Resolving Dissolving
Some powders seem to disappear when they dissolve into a liquid (like salt into water), but what is really happening to the powder? Where does it go? How does it change the liquid it is dissolved in? Can we get it back again? What happens if you try to dissolve salt in other liquids, such as oil or rubbing alcohol? Grow salt crystals as we explore evaporation and crystallization.

Icy Melty Steamy Foggy Stuff
Exploring Solids, Liquids and Gases:

Use the power of temperature to make big changes in things we use everyday. Watch ice crystals form, melt solid shapes, and make drops of water come out of the air. Do experiments to explore the strength of solids and the thickness of liquids. Finally, explore mysterious substances that act like both a solid and a liquid

Magical Color Changing Chemistry
Chemicals that change colors can seem like magic. Enjoy the surprise as colors change right in front of your eyes! In chemical reactions, color changes often tell us about what is in the chemicals. Learn how to use color changes to detect acids, starch in foods and other chemicals. We will create a rainbow of colored potions as we mix and explore.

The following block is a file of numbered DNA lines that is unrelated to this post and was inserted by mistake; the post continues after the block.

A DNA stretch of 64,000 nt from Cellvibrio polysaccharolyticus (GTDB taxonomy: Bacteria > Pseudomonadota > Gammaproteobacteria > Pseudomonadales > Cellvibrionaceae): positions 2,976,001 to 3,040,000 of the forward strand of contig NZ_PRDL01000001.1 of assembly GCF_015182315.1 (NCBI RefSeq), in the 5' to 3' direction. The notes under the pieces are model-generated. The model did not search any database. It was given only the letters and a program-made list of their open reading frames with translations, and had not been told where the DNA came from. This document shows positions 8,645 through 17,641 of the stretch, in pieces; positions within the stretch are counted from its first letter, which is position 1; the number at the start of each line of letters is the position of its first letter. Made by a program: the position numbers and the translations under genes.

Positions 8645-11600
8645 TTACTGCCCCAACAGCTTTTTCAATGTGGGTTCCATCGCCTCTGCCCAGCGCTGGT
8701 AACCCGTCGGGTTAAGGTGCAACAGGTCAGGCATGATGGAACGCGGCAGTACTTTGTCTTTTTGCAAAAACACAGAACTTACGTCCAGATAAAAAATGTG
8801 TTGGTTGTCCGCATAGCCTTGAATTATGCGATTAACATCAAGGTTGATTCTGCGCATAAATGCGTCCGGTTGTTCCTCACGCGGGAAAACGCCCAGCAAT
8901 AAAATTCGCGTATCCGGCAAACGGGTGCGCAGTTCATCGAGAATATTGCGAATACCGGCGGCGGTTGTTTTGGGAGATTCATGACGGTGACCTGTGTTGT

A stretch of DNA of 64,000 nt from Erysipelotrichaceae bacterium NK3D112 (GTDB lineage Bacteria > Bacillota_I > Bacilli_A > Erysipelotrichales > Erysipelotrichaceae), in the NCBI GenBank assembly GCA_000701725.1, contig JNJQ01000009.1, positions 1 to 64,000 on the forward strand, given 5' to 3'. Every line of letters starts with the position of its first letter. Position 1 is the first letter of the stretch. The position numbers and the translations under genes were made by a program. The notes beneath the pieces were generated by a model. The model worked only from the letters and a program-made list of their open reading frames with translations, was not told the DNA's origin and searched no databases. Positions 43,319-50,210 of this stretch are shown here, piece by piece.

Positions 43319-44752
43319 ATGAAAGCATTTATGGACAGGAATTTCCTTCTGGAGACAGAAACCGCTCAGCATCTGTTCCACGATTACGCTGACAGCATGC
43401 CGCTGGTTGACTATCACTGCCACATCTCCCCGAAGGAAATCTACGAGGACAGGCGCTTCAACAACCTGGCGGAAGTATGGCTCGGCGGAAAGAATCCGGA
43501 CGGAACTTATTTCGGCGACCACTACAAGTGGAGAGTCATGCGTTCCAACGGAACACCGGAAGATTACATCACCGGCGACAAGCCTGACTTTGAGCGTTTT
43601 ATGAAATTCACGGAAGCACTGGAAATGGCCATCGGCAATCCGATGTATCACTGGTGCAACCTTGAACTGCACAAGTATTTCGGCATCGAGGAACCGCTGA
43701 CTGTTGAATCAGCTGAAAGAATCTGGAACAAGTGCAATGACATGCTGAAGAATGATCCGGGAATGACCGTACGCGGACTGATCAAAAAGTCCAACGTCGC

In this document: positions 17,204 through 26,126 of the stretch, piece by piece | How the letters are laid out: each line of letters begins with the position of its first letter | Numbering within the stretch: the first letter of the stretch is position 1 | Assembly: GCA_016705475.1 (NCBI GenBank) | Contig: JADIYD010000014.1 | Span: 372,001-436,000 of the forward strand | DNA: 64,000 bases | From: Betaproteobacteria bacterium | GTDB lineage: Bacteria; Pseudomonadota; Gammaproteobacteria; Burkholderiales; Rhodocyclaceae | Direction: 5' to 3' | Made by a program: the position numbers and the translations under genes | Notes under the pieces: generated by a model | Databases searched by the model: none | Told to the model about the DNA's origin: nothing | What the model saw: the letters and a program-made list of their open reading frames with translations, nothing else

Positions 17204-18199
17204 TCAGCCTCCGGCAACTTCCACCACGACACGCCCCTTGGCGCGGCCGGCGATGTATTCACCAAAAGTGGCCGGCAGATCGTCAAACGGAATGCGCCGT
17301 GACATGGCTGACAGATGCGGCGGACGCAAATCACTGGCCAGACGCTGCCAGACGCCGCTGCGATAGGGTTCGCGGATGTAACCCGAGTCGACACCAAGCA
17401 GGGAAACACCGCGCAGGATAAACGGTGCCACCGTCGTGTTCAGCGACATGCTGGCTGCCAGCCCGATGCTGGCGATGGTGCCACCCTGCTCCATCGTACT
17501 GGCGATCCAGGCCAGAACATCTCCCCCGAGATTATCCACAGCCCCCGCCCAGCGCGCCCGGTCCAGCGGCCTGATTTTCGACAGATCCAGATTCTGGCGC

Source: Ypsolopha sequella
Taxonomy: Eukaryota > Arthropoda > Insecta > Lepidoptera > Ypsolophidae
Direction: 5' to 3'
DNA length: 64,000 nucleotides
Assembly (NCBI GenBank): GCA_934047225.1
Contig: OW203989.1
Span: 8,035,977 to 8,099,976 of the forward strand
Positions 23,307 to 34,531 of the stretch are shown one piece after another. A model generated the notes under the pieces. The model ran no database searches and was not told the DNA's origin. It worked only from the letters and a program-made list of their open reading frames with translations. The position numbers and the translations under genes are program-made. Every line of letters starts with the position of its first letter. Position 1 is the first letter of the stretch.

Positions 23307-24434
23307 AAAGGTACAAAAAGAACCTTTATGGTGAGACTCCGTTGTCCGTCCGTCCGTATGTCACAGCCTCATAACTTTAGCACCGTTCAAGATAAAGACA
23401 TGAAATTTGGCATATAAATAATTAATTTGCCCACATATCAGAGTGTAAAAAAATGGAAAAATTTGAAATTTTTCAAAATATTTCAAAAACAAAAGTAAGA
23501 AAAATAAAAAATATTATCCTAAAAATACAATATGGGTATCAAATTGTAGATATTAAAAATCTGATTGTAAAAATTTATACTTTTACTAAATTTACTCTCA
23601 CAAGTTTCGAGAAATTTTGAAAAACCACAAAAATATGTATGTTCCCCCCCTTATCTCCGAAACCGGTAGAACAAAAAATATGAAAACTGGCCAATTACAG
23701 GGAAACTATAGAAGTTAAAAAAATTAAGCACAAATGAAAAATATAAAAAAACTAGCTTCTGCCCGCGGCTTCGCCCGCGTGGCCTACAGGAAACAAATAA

Potions: Bubble, Heat and Change Color!
What kind of things can happen when chemicals come together? Which combinations react and which don’t? Mix up ten different potions, each with different results. Experiment with different formulas to see how this changes your final potion.

Bubble Formulas
How can we make the biggest bubble? What makes the best bubble formula? After creating bubble domes and learning how to measure their size, we will compare the bubble solutions made using different brands of soap. Finally, we will design our own bubble formulas, measuring the size of bubbles they can make.